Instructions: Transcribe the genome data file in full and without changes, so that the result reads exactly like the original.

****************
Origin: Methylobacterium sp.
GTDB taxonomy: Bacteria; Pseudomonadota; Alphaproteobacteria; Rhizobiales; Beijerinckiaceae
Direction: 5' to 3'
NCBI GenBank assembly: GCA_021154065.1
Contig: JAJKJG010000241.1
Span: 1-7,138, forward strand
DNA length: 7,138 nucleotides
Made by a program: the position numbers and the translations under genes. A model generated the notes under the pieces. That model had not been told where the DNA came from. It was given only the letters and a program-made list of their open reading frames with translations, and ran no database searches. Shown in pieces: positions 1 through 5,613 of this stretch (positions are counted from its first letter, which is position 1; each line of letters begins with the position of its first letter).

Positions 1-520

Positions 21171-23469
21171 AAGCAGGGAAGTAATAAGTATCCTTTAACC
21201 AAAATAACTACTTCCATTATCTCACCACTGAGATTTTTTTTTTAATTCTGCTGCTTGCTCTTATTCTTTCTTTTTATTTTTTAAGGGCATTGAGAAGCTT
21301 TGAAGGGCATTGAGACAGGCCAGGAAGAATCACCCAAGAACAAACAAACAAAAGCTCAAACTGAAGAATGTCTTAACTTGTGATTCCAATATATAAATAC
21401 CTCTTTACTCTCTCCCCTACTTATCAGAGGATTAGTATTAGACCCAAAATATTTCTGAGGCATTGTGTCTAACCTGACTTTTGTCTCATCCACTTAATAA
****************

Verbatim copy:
Origin: Methylobacterium sp.
GTDB taxonomy: Bacteria; Pseudomonadota; Alphaproteobacteria; Rhizobiales; Beijerinckiaceae
Direction: 5' to 3'
NCBI GenBank assembly: GCA_021154065.1
Contig: JAJKJG010000241.1
Span: 1-7,138, forward strand
DNA length: 7,138 nucleotides
Made by a program: the position numbers and the translations under genes. A model generated the notes under the pieces. That model had not been told where the DNA came from. It was given only the letters and a program-made list of their open reading frames with translations, and ran no database searches. Shown in pieces: positions 1 through 5,613 of this stretch (positions are counted from its first letter, which is position 1; each line of letters begins with the position of its first letter).

Positions 1-520

Positions 21171-23469
21171 AAGCAGGGAAGTAATAAGTATCCTTTAACC
21201 AAAATAACTACTTCCATTATCTCACCACTGAGATTTTTTTTTTAATTCTGCTGCTTGCTCTTATTCTTTCTTTTTATTTTTTAAGGGCATTGAGAAGCTT
21301 TGAAGGGCATTGAGACAGGCCAGGAAGAATCACCCAAGAACAAACAAACAAAAGCTCAAACTGAAGAATGTCTTAACTTGTGATTCCAATATATAAATAC
21401 CTCTTTACTCTCTCCCCTACTTATCAGAGGATTAGTATTAGACCCAAAATATTTCTGAGGCATTGTGTCTAACCTGACTTTTGTCTCATCCACTTAATAA